Also located at the park are Sharky's Restaurant and the U.S. Aux. Coast Guard Training Center. Rod rentals are available at the piers bait stand, PAPA’S. To the left of the pier is one of our cities dog parks; where else in Florida can you walk your dog on the beach and it is allowed?
Next to or adjoining ‘The Dog Beach’ is Caspersen Beach; located south of the Venice Airport on Harbor Drive; a great place for collecting shells. It's also the best beach for finding prehistoric sharks' teeth.
June 15, 1959, North Port is the second largest municipality, in land
size in the State of Florida. It offers unlimited potential for
growth over the next 50 years. The North Port area contains the City
of North Port, the community of Warm Mineral Springs and other
developments, like Myakka River State Park, from the eastern banks of
the Myakka River to the northwest corner of Charlotte County. Some of
your best fishing, in the state, can be found in the areas within its
boundaries. Thirty-nine different varieties of fish can be found in
the surrounding waterways of North Port, including favorites such as
Spotted Gar, Tarpon, Yellow Cat, Brown Bullhead, Channel Catfish,
Snook, Shell cracker, a load of Perch,
Large-mouth Bass, Speckled Perch, and Striped Mullet. Canoe/kayak launches at Blue Ridge and McKibben Parks installed to create connectivity between the two parks. In addition ,too include the area of the Blue Ridge Waterway and the Co-Co Plum Waterway leading to the Myakkahatchee Creek. When fishing inland, on the rivers, canals or lakes you need a fishing license and also on the Myakka River State Park is one of Florida's oldest and largest state parks. The "Florida Wild and Scenic Myakka River" flows through 45 square miles of wetlands, prairies and woodlands. Myakka is popular for hiking, fishing, camping, and wildlife observation. A place to be on any given day while observing this area.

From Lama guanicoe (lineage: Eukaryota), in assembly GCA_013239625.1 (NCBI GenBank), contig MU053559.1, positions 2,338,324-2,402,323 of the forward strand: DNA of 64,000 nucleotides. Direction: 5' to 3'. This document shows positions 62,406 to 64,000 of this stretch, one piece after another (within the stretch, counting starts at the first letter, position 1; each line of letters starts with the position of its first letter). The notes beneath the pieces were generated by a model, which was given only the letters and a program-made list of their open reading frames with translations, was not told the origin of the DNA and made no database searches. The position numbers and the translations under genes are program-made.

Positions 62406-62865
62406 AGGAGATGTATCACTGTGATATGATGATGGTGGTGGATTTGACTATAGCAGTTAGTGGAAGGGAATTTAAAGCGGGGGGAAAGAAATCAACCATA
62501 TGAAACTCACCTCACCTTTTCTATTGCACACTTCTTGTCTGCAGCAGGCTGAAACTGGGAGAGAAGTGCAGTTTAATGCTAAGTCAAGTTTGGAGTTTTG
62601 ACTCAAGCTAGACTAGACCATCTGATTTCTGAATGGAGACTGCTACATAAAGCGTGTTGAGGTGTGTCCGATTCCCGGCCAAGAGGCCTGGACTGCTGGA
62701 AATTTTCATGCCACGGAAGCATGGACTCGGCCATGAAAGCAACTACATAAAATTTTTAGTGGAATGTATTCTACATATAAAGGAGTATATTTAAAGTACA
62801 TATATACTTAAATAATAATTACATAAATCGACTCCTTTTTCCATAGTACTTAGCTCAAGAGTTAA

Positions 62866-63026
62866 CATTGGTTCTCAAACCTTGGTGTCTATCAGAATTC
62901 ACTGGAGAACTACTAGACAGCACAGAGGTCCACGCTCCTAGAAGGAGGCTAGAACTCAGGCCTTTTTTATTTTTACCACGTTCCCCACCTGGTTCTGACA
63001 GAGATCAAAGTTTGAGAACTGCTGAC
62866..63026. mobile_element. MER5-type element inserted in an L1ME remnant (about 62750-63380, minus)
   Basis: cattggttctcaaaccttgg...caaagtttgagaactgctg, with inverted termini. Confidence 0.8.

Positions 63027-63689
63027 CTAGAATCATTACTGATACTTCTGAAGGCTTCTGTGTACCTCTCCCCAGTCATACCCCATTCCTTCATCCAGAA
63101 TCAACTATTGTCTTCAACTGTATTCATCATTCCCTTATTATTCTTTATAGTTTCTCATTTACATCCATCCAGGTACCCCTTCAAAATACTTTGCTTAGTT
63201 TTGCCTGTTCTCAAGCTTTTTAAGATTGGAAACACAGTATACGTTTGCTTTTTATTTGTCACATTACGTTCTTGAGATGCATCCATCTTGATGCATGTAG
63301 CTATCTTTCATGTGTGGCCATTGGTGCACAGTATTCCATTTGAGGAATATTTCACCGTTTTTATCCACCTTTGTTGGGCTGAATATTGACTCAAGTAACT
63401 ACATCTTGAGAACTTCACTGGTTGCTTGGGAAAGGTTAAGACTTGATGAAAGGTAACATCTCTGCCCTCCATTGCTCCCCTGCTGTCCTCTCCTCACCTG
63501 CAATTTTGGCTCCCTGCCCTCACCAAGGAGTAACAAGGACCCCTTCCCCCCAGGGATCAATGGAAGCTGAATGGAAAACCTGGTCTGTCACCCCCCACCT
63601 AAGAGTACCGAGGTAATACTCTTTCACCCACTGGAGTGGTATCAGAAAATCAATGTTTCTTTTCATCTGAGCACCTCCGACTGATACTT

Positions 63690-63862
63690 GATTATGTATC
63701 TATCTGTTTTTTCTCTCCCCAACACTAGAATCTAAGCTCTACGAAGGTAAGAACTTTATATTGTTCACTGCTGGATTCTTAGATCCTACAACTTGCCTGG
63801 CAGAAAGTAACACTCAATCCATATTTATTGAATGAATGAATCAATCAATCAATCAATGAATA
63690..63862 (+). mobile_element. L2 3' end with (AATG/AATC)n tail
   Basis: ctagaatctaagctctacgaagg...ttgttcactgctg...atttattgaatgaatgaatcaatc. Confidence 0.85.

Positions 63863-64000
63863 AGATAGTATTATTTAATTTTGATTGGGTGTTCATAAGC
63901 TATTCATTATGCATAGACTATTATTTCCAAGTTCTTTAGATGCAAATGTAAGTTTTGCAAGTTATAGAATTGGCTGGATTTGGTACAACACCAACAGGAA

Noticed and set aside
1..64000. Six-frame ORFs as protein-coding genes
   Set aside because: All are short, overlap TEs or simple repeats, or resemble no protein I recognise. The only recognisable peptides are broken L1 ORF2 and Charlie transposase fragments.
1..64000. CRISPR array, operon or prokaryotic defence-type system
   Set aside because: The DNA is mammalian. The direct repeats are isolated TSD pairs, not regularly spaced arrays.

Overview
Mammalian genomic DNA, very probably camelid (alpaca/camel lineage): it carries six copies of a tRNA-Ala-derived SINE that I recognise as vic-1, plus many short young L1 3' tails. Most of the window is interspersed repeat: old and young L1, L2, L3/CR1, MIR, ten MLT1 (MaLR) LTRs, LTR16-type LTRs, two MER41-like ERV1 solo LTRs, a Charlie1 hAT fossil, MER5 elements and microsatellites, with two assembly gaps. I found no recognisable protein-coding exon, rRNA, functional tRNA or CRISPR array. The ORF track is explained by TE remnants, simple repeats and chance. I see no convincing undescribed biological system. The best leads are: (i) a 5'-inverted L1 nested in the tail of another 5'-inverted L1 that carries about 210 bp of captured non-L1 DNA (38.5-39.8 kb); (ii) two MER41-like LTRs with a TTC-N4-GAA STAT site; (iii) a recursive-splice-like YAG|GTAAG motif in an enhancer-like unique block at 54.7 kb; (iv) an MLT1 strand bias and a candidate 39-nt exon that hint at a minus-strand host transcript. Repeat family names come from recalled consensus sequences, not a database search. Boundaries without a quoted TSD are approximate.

Some call this North Venice; Nokomis has all the splendor and grace of an upcoming area on our Gulf. Known for its beach on Casey Key; directly west of the Albee Road Bridge. The park includes 22 acres with 1,700 feet on the Gulf and 3,200 feet on the Intracoastal. There's an on-site snack bar serving sandwiches, snacks and cold drinks. One of the few places on the beach you can get a sandwich and soft drink for fewer than five dollars! Also located within Nokomis is the North Jetty Park; located on the southern tip of Casey Key. The jetties there make it one of the best places on the west coast of Florida for Fishing. It's a popular spot for picnics and there is good shelling as well.
(Psst)…also known as ‘Florida’s Best Kept Secret’, Englewood, Florida is located on the Gulf of Mexico in Southwest Florida on Beautiful Lemon Bay. Home to at least fourteen Charter Guide Services, Englewood offers a great way to catch “The Big Ones”, at a reasonable cost. The barrier islands of Manasota Key and Knight Island separate the bay from the Gulf of Mexico. The Intra-coastal Waterway passes through the center of Lemon Bay. Stump Pass Separates the Gulf to the West, Manasota Key to the North, Knight Island to the South and Lemon Bay to the East. Still used by local mariners, Stump Pass is tricky with its changing bars and channels. It is a great place to fish and shell alike. Englewood has much to offer in things to do from quaint dinning on the water to its Sports Complex. Indian Mound Park gives a glance into our own past, with Manasota Beach giving us ‘Fun in the Sun’ and a place to take the whole family. From romantic walks at night, to shelling with the kids or surf fishing along its shores; there is plenty to do while visiting Englewood on the Shark-tooth Coast.